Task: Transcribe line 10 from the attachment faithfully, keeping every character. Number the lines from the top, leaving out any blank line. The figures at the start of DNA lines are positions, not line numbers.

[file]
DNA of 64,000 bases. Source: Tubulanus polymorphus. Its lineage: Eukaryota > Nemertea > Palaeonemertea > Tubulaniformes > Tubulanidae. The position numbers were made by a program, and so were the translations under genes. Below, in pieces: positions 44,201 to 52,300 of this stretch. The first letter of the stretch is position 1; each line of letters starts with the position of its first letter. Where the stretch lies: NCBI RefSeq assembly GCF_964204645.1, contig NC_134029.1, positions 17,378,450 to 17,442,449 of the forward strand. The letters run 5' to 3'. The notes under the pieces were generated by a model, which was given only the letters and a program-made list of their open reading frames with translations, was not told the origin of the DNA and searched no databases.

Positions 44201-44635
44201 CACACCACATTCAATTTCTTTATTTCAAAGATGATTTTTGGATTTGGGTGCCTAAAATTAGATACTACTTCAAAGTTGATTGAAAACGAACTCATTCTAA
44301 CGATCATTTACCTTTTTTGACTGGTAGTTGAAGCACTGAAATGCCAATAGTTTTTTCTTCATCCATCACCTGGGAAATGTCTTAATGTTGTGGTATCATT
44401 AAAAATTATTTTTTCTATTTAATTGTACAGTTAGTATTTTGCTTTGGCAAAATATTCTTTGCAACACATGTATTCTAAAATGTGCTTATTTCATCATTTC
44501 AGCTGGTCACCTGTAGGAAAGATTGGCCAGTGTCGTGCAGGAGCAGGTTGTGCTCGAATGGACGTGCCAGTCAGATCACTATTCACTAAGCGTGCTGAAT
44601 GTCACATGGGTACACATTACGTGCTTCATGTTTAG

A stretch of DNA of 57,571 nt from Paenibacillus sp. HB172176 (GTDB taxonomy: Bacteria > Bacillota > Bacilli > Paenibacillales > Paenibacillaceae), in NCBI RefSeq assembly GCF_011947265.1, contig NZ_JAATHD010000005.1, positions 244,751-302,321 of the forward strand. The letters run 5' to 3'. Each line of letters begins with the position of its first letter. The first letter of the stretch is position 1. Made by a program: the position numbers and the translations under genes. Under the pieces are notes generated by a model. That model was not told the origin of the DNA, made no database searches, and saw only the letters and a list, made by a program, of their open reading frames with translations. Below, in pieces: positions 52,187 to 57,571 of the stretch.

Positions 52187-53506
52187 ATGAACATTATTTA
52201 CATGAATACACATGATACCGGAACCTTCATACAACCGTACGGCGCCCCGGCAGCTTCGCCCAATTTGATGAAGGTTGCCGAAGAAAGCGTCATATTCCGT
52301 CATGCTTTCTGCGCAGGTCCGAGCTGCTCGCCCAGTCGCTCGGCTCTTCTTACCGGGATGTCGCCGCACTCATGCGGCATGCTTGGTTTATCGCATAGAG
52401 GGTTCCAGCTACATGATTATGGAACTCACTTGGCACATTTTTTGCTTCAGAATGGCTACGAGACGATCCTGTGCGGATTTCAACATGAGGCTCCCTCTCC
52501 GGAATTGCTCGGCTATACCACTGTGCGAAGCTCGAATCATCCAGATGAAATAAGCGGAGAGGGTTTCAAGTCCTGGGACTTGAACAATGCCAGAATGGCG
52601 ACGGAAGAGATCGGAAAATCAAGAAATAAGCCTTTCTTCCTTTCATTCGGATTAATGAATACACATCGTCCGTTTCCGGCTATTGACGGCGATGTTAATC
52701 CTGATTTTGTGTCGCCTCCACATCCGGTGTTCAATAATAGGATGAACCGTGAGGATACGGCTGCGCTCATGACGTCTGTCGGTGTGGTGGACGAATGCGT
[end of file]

52187 ATGAACATTATTTA